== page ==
Spain to Seek European Bailout…Tomorrow: Wall Street Roundup

Whither Europe: Spain will request European aid for its failing banks on Saturday afternoon, Reuters reports. That comes after Fitch Ratings downgraded Spanish debt three notches yesterday, and ahead of Greek elections on June 17 which could thrust European markets into crisis mode. “The government of Spain has realized the seriousness of their problem,” a German official deadpanned for Reuters.

Deposits in German banks rose 4.4 percent against the year before, as uh, Greeks, Spanish and Irish wised up.

European takeovers are down 23 percent year-to-date, by the way.

Ben speaks: Federal Reserve Chairman Ben Bernanke said the central bank was watching the European situation closely, but gave no indication that further monetary stimulus was imminent.

The Fed will hold all U.S. banks to the regulatory schema known as Basel III, and The Wall Street Journal is shocked that smaller lenders weren’t exempted.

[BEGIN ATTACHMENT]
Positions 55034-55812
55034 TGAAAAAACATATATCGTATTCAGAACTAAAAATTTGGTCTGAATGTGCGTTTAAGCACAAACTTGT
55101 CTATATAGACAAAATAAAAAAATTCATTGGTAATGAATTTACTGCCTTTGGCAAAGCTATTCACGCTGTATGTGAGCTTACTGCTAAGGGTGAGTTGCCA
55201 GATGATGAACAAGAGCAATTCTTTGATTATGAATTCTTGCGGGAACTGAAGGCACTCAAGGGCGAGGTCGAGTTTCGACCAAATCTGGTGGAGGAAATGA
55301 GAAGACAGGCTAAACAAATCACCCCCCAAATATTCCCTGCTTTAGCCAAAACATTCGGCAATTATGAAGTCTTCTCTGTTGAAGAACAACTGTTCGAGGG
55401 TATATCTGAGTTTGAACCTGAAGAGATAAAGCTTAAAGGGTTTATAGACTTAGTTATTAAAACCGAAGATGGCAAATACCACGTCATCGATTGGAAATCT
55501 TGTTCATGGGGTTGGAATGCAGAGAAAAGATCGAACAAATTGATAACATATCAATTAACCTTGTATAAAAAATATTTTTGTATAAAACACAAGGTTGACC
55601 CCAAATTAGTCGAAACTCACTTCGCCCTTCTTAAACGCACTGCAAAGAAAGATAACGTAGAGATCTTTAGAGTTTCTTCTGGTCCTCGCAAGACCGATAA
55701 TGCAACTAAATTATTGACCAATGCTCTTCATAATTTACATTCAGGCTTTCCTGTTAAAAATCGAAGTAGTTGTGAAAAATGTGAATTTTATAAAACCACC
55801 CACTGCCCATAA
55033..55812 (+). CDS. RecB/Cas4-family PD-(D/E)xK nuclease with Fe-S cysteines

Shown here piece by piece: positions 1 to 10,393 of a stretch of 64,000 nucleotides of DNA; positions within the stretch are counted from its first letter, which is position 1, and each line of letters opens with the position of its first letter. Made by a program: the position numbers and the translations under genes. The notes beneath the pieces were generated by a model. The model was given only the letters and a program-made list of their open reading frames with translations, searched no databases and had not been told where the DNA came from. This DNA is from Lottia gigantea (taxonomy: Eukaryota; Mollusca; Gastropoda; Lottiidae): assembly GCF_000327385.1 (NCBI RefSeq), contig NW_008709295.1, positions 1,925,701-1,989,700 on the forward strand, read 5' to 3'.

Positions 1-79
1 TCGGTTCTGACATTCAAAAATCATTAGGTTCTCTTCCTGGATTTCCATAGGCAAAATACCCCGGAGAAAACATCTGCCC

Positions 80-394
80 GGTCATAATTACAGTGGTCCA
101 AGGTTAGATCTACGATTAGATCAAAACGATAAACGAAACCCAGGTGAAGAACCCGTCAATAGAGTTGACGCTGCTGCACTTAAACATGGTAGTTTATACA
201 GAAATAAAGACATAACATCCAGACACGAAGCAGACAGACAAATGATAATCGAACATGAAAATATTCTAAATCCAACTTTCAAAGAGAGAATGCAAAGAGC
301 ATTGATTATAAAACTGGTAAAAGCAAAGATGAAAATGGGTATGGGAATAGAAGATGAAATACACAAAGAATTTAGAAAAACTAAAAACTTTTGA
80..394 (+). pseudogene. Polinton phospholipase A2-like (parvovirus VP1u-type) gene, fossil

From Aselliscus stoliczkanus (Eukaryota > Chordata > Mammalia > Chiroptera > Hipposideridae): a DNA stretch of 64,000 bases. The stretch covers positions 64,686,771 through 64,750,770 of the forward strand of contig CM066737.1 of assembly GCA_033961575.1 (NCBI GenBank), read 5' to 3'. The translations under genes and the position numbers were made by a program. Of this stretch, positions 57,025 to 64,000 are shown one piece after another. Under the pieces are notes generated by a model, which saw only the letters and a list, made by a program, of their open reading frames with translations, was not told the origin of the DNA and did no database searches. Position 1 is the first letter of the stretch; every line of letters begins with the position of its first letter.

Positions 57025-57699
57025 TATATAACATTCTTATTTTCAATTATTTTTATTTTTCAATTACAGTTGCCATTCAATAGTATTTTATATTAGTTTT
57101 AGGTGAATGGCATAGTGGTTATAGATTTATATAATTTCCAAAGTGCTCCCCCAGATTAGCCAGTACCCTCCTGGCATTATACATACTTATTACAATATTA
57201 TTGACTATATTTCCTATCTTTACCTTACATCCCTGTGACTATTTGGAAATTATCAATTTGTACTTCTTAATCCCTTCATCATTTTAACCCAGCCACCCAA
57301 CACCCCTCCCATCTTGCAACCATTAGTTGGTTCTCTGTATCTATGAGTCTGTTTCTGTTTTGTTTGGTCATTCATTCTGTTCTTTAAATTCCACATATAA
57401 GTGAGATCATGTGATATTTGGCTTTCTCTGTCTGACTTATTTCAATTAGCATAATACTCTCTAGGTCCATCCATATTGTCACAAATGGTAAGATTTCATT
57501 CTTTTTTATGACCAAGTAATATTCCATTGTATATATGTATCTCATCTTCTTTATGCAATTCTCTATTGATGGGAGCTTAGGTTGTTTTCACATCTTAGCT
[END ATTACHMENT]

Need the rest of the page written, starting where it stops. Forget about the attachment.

Mr. Bernanke also warned Congress not to ignore the so-called fiscal cliff that arrives when Bush tax cuts expire at the end of 2012. “If you all go on vacation, it’s still going to happen,” he said.

Here all week: The New York Times’ Peter Lattman reports on Goldman Sachs CEO Lloyd Blankfein’s testimony yesterday in U.S. v. Gupta. “You became the No. 1 person at Goldman Sachs,” [defense counsel Gary P.] Naftalis said. Mr. Blankfein corrected him. “Chairman and chief executive is my official title,” Mr. Blankfein said. He then broke into a smile. “No. 1’s not an official title.” Blankfein will testify today, as the trial drags on.

Shareholders spring: Chesapeake Energy holds its annual shareholder meeting today in Oklahoma City. Could be a good one.

So sorry: Nomura Holdings apologized to shareholders for its involvement in three insider-trading cases.

Oops: Floyd Norris says MF Global was yet another case of accounting practices that “produced profits that vanished before they were actually realized.”

After Goldman: Paul Deighton, a Goldman Sachs investment banker for 22 years, is the guy running the show at the London Olympics.

Banker passes: Former Wachovia chief executive officer John Medlin died at 78.